Jessica Weaver

ChinaChina

Border of unlimited freedom

Well what should I say, I've never thought it would happen to me. Once I've visited Tibet I can't get over it. Maybe I fell in love with this place, maybe its just so different from anything I've ever seen before. It's deep blue sky lieing right on your head ... read more

Maria Vdovkina

ChinaChina

arrival/preliminary china info

now that i'm in china and (kind of) getting settled, i figured it's about time to write up just a few of the experiences i've had so far (mom, don't freak out!) flight: i will never fly anything but korean air ever again. the flight attendants were so great and ... read more

Jessica Weaver

ChinaChina

The Chinese Massage

It is an absolute must to get a massage in China. It is cheap, it is good, and it's available on basically any street corner. Last night I found a nice place whislt walking. It took up 4 stories and was decorated with oranges and reds, with similarly coloured carpets ... read more

Shelley Bragg

ChinaChina

The spirits of Shanghai

This morning I woke up with a headache and a vague memory of drinking too much, talking too much, and sleeping too little. Essentiale is a wonder drug that supports your liver...today it just might save my life. No food + shanghai spirits + Shelley's spirit = hangover Shanghai....for sober ... read more

Shelley Bragg

ChinaChina

Traffic lights and translations

I am baffled by the traffic light ('robot' for my South African readers) system in China. I was taking a stroll down the busy streets, and when I reached the roadside I saw the little red man on the traffic light, so I stopped. I waited patiently and then when ... read more

Shelley Bragg

ChinaChina

Sex in the City

So, this week I have the fantastic task of moving a full apartment, which is not mine, to another apartment, which is not mine, and in between this I am feeding cats at an apartment, which is also not mine. I went to the latter said apartment that is not ... read more

Shelley Bragg

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Books

Dive into "River Town"

Amy Adoyzie Lam

11 Mar 2009

China

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Amy Adoyzie Lam

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Peter Hessler's account of his two years as a Peace Corps volunteer in central China is a good introduction for a fresh-faced Western perspective on the rapidly developing superpower. He writes about the cultural nuances of one of the oldest civilizations of the world and its fascination with the West. This book is even more fitting for younger folks, as Hessler was in his mid-20s when was there and offers a recent college grad perspective about who he is and how he's perceived as an American living in a small town by the Yangtze River. He also touches on all the myriad of frustrations and miscommunications that stems from the complexity of culture and language. He still resides in China, so he must have done something right!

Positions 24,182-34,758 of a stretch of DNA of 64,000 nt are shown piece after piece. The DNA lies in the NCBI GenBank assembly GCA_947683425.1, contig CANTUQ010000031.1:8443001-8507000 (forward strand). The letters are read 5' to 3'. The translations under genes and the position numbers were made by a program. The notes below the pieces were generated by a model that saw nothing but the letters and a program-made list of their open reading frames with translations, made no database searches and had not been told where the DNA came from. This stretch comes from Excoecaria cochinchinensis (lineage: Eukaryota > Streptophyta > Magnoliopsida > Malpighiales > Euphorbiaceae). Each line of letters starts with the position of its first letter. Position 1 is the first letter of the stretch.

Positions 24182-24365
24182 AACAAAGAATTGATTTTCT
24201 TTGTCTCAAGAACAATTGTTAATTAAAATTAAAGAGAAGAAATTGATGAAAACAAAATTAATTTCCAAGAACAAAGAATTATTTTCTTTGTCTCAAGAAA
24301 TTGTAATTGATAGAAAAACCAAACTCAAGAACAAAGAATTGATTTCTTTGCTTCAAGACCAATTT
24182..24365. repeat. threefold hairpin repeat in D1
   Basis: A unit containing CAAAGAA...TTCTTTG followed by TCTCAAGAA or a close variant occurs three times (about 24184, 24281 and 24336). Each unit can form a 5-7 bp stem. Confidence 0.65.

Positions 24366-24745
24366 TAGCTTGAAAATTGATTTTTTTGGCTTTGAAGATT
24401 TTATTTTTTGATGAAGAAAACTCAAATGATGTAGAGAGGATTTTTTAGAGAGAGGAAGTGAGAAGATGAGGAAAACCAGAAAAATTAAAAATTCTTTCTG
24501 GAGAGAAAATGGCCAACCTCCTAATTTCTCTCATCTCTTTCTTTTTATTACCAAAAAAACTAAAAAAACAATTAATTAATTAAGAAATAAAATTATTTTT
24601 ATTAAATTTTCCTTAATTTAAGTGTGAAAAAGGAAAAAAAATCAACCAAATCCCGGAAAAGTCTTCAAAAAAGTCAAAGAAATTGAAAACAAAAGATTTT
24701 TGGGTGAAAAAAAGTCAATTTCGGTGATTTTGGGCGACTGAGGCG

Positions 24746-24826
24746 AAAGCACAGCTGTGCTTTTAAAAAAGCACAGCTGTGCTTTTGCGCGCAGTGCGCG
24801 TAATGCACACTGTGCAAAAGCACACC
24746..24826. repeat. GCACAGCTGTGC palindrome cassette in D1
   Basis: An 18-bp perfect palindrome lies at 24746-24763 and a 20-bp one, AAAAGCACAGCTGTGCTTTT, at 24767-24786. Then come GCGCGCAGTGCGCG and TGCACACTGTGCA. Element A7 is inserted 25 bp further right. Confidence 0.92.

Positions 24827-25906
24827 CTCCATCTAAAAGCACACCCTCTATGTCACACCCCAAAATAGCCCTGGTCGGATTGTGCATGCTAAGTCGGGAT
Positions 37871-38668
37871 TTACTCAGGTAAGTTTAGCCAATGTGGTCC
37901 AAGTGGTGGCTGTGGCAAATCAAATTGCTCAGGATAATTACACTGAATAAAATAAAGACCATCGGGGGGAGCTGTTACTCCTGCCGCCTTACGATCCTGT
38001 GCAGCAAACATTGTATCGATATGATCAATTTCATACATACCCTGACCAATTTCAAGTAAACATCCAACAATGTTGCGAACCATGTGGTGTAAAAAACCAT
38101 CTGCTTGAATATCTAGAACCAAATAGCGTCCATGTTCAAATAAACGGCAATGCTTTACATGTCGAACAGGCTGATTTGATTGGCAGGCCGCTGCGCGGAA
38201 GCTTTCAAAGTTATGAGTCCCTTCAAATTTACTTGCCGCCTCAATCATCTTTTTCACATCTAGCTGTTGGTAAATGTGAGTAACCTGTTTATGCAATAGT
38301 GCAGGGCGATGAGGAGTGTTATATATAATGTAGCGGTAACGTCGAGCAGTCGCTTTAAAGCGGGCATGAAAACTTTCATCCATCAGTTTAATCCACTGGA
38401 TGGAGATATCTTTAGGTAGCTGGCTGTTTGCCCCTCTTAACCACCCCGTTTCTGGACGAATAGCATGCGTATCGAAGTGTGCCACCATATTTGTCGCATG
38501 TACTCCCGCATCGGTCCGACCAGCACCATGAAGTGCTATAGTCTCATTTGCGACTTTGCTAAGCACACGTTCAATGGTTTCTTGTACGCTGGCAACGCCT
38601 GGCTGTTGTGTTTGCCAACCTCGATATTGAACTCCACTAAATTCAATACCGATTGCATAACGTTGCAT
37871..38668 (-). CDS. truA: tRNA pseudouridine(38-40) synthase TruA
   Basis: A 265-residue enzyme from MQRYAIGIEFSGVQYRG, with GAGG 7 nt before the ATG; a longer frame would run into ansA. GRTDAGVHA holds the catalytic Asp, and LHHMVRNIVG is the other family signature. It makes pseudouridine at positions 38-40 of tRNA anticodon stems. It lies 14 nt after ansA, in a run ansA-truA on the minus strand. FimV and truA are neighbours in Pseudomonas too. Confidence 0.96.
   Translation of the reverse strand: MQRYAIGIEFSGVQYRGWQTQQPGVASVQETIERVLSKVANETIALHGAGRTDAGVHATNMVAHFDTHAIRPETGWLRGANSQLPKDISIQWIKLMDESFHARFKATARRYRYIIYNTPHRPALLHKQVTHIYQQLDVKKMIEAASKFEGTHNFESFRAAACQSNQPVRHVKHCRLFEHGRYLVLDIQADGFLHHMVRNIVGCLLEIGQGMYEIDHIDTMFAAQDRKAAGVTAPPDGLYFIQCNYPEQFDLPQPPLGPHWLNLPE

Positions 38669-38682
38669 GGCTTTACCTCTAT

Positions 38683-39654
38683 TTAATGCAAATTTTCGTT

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Getting Around

Hong Kong: Buy an Octopus card

Nadia Sheng

05 May 2009

China

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Nadia  Sheng

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Invest in an Octopus card. It's a rechargeable value card that can be used on most public transportation systems and at most convenience stores. Pickpocketing is a big problem in Hong Kong, and losing an Octopus card is a lot better than losing a wad of cash or a credit card.

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Festivals & Events

A day to NOT go to temples

Katrina Klett

24 Jun 2009

China

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Katrina Klett

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There is a time to stay away from China's many beautiful temples: Spring Festival. There are so many people there that you can barely walk. My first week in China, I was taken to a festival and was in no way ready for the sheer volume of beings fighting for a place in line to get to the small snack stands they set up all around the temple grounds. It may sound tempting to see the Chinese population in full force, but trust me--it is a bit overwhelming!

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Culture Shock

In Hong Kong, parasols are still in fashion

Nadia Sheng

15 Apr 2010

China

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Nadia  Sheng

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It's a hot, sunny, not to mention humid day. You, in your cut-offs, sipping cool, refreshing water suddenly notice that the young women zooming by you are either holding umbrellas or wearing cardigans. At this point, you wipe your brow and think you are hallucinating though in actual fact had just happened to inadvertently experience culture shock. Sun is plentiful, and so umbrellas - used as parasols - are used to keep the sunshine at bay. Cardigans, that aren't as good or comfortable an idea, are worn for the same purpose - to avoid sun intake.